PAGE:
"Life", politics, weather

THEWEATHERMOGIL:: Super Tuesday primary weather, not so super in three states

“Super Tuesday,” perhaps the biggest single day of primary election year voting, has arrived. Twelve states have Republican primaries or caucuses; ten states have Democratic primaries (with American Samoa holding a caucus). Six of the primary states are in the Deep South, with three states (Alabama, Georgia and Tennessee) in the Southeast and three (Oklahoma, Texas and Arkansas) across or near the southern Plains. As noted over a week ago, many of the southern “Super Tuesday” states are expected to experience some weather impacts – either rain and/or severe weather (Fig. 1 and Fig. 2).

What are the Super Tuesday states?

Both Democrats and Republicans: Alabama, Arkansas, Colorado, Georgia, Massachusetts, Minnesota, Oklahoma, Texas, Vermont and Virginia.

Republicans only: Tennessee primary and Alaska caucus.

Democrats only: American Samoa caucus.

The southeastern part of the Nation will be faced with the risk of locally heavy rainfall and possibly severe storms (reminiscent in some ways of the Super Tuesday tornado outbreak of Feb. 5 – 6, 2008). Arkansas and the eastern parts of Oklahoma will have a chilly morning rain, followed by cloudy skies (Fig. 1 and Fig. 2). Texas will be warm to start, with a cool down as the day unfolds. Alabama and Georgia will see wet weather later today and tonight, as primaries wind down. Otherwise, the weather should be mostly “good,” across the remainder of today’s primary landscape territory.

After today’s primaries and caucuses, I’ll provide periodic updates during the next week or so to keep the weather in focus as additional key primaries take place. Then, look for a continued period of updates for the next three months, thanks to a spate of primaries that doesn’t end until June 14.

Regardless of your party affiliation or political beliefs, I encourage you to use your right and responsibility to vote. I will be voting in the Florida primary on Mar. 15, regardless of the weather.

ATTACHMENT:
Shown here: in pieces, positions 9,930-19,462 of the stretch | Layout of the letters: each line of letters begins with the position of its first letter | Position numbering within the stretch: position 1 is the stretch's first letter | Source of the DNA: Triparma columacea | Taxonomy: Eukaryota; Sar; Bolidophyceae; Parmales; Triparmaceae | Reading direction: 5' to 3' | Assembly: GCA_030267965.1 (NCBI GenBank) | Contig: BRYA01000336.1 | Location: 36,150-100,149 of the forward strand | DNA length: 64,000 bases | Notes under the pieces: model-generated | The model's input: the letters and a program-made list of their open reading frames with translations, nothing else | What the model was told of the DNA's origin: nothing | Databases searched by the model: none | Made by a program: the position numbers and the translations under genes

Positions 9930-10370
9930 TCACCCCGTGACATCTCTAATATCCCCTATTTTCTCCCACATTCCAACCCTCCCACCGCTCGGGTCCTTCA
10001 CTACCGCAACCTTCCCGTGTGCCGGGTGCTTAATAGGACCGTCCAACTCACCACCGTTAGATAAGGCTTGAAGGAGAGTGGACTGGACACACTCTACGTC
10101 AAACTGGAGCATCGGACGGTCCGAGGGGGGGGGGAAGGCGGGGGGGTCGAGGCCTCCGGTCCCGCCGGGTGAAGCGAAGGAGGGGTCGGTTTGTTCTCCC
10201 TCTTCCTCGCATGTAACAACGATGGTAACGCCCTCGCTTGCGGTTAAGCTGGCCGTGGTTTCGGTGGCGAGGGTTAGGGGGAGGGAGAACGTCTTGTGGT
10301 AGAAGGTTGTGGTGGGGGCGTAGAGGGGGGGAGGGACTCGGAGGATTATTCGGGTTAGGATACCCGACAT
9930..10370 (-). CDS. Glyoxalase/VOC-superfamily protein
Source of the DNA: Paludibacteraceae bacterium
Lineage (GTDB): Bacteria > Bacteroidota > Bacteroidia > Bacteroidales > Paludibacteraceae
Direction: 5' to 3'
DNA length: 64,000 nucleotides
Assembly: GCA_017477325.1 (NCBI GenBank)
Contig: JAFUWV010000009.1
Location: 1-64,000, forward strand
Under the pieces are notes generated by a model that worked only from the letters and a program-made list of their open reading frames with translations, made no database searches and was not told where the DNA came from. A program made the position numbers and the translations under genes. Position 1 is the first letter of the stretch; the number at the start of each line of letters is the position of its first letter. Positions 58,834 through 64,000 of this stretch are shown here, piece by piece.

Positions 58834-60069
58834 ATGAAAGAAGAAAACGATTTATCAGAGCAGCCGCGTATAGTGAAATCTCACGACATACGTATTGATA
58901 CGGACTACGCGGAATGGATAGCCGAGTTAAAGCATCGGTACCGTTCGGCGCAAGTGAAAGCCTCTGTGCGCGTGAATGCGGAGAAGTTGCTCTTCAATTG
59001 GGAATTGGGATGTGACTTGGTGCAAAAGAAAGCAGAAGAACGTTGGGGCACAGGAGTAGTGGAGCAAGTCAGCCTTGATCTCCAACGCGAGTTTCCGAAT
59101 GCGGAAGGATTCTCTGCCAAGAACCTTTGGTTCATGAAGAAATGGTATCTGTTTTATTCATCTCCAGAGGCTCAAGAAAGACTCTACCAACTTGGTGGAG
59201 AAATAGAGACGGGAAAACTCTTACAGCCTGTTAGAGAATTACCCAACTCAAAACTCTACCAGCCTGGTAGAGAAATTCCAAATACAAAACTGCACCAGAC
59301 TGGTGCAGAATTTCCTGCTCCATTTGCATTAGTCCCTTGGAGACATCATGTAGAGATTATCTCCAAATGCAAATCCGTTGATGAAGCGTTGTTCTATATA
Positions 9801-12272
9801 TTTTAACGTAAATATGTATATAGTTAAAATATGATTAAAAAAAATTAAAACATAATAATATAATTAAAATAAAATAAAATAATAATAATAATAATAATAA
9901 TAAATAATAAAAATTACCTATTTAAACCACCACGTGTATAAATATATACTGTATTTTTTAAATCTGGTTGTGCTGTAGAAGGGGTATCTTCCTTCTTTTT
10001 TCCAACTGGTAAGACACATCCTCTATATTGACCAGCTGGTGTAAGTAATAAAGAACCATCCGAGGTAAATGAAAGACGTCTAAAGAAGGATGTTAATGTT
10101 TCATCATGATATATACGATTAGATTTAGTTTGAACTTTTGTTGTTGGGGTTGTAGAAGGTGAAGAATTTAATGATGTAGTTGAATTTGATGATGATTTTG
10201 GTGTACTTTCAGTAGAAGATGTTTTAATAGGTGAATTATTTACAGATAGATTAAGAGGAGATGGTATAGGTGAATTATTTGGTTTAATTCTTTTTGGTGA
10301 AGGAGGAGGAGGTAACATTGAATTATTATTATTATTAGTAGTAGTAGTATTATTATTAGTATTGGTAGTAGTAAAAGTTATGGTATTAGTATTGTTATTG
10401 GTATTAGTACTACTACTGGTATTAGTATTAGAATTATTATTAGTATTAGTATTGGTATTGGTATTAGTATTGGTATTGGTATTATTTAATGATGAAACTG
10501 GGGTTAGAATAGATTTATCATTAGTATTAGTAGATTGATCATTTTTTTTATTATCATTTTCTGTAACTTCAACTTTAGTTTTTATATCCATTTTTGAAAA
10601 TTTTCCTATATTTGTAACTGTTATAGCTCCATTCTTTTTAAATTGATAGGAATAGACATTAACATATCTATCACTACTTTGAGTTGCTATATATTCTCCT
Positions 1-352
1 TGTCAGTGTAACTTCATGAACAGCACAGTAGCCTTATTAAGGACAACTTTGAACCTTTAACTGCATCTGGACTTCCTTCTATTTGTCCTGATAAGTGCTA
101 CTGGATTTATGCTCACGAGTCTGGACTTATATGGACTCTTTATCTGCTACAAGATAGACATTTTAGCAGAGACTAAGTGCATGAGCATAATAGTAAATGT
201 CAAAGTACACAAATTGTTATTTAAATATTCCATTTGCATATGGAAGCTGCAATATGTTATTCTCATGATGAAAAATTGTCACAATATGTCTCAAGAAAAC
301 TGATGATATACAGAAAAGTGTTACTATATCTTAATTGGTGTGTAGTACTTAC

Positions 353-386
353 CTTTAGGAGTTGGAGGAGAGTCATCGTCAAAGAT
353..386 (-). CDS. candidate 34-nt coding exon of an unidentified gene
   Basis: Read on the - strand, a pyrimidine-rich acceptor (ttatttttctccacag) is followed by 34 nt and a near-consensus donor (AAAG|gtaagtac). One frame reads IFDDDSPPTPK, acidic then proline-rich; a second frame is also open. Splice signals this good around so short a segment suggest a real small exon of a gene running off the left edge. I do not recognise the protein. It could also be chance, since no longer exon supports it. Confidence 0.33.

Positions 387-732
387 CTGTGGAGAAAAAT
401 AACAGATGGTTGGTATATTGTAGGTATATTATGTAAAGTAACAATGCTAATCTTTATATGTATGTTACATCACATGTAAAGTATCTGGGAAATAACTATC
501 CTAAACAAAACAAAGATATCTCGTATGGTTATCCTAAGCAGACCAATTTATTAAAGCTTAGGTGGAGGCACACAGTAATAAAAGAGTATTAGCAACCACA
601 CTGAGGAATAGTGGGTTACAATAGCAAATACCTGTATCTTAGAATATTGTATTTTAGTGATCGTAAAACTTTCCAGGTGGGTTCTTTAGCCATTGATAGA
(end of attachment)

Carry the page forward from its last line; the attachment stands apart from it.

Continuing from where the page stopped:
© 2016 H. Michael Mogil

Originally posted 3/1/16

"Life", politics, weather

THEWEATHERMOGIL:: A vote for mostly nice weather

“Super Tuesday,” perhaps the biggest single day of primary election year voting, arrives in a little more than a week. Twelve states have Republican primaries or caucuses; ten states have Democratic primaries (with American Samoa holding a caucus). Six of the primary states are in the Deep South, with three states (Alabama, Georgia and Tennessee) in the Southeast and three (Oklahoma, Texas and Arkansas) across or near the southern Plains. All “Super Tuesday” states are noted in the listing below.

What are the Super Tuesday states?

Both Democrats and Republicans: Alabama, Arkansas, Colorado, Georgia, Massachusetts, Minnesota, Oklahoma, Texas, Vermont and Virginia.

Republicans only: Tennessee primary and Alaska caucus.

Democrats only: American Samoa caucus.

I singled out the states above because two areas are expected to have some weather problems that day. The Southeastern states will be faced with locally heavy rainfall and possibly severe storms (reminiscent in some ways to the Super Tuesday tornado outbreak of Feb. 5 – 6, 2008). Arkansas and the eastern parts of Texas and Oklahoma will have a chilly rain, followed by cloudy skies (Fig. 1).

NATL001-sfc-fcst-160301-18Z

Otherwise, the weather should be mostly “good,” across the Nation.

As with election predictions, outcomes are subject to updating and change. Because of the importance of these primaries and caucuses, we’ll provide periodic updates during the next week or so to keep the weather in focus. We’ll follow that with further updates for the next three months, thanks to a spate of primaries that doesn’t end until June 14.

If you live in any of these states or territories, regardless of your chosen candidate, I encourage you to use your right and responsibility to vote. I will be voting in the Florida primary on Mar. 15, regardless of the weather.

© 2016 H. Michael Mogil

Originally posted 2/21/16

"Life", education, learning, politics

Florida CS/HB 7069 has some positives; overall, not a good bill

The following was sent to Governor Rick Scott early on Apr. 13, 2015. It consolidates many (but not all) of the concerns I have about the “Common Core” (or the Next Generation Sunshine State Standards) that define what and how students in the Sunshine State are supposed to learn…To read the entire feature, click here.

Originally published 4/13/15

climate, climate change, politics, weather

Some new thinking about climate change

WEATHERTORIAL: A few weeks ago, returning from an AAAS (American Association For The Advancement of Science) Conference in San Jose, CA, I had the pleasure of meeting another conference attendee at a San Jose airport restaurant. The gentleman, a biologist from the University of Wisconsin, recognized me as a conference attendee…To read the entire feature, click here.

Originally published 2/28/15

politics

A tale of two CEO’s: GM versus the VA

Two major news stories crossed the press wires during the past few weeks – one involved GM’s callous disregard for safety (13 known fatalities); the other addressed the Department of Veteran’s Affairs (VA) and its callous disregard for the health and well-being of the veterans for whom it was supposed to care (at least 40 suspected deaths)…To read the entire feature, click here.

Originally published 05/27/14